Rule-based Reactor Control
技术分类:过程与先进控制 发表时间:2005-12-05
engine evaluates the conditional clause 'if the product temperature is low, AND throughput is low' by taking the minimum value of the two degree of membership values for temperature being low and flow rate being low. The inference engine further evaluates other clauses in the rule set to obtain fuzzy variables representing the amount of necessary valve change.


De-fuzzification: The final step is to transform the result of the fuzzy inference back into a precise control output signal. Li

ke the measurement values, the amount of control action required by each clause can be quantified by fuzzy variables as partly small and partly large, in both directions, by degree of membership values. De-fuzzification combines these values in a way that yields a single output value. This is the change sent to the final actuator.


Design an application

Methods for fuzzification, inference, and de-fuzzification are the most confusing aspects of fuzzy logic control, and most treatments of the subject devote most of their content to them. But these details are not key to the performance of a fuzzy control system. Several other fundamental issues have greater impact on the complexity and the performance of a fuzzy application. Inevitably, there is a trade-off between complexity and performance.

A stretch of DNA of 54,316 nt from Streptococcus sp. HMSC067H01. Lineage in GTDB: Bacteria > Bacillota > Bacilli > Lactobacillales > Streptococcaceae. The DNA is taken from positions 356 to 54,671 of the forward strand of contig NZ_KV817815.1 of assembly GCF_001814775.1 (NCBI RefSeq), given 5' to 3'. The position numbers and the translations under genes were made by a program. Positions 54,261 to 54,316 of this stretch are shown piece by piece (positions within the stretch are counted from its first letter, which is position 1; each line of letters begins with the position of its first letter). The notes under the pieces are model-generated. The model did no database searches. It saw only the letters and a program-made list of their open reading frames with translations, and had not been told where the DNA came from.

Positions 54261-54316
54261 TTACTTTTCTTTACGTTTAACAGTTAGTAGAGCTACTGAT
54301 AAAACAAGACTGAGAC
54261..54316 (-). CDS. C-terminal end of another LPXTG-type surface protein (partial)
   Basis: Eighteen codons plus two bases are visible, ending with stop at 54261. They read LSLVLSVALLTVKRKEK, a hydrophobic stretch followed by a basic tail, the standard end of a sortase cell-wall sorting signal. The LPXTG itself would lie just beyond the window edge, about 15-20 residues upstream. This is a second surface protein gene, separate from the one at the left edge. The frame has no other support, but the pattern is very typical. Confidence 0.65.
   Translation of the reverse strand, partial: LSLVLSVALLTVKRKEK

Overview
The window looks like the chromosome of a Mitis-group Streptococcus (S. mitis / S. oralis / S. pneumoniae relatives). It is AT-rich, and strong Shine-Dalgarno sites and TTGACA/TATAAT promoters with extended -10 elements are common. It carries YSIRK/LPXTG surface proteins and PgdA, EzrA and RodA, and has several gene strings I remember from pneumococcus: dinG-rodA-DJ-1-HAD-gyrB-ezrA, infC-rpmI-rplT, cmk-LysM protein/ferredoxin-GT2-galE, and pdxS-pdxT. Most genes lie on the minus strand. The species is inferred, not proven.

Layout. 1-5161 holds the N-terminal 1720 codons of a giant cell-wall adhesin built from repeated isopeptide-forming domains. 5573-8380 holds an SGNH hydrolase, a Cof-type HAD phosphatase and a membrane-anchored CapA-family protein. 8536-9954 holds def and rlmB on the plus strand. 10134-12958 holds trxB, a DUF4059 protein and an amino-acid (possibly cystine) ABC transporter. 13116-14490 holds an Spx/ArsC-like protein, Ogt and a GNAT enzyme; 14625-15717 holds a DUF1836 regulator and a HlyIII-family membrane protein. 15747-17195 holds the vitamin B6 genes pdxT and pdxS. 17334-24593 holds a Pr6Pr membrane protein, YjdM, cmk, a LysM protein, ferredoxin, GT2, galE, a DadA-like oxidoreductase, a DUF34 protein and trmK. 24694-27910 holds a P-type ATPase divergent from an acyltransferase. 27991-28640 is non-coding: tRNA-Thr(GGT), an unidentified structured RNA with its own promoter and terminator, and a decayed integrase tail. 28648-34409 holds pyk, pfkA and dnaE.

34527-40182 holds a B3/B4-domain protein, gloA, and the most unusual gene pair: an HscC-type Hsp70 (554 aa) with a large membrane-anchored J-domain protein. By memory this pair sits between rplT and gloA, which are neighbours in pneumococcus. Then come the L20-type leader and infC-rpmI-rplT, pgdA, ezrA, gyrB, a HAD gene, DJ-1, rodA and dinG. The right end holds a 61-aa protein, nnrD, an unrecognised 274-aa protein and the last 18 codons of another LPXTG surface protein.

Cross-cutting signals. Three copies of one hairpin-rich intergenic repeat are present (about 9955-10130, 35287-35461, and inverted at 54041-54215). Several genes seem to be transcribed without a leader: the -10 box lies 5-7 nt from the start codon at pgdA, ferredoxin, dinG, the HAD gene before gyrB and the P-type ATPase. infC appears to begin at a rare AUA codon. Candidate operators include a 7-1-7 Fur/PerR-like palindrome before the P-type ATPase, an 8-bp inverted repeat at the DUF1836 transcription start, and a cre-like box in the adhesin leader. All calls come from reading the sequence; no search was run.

Types of variables: Fuzzy decision logic is expressed in conditional statements about process variables. This kind of environment does not provide higher order mathematical functions, such as integrals and derivatives, or even simpler ones, such as square root. If the control logic design relies on such functions, they have to be created separately, outside of the fuzzy control environment. For example, if a fuzzy control system needs to respond to the rate of change of a process variable, an incremental change variable must be calculated and added to the set of input variables.


Similarly, conditional statements based on the absolute values of measurements may be accu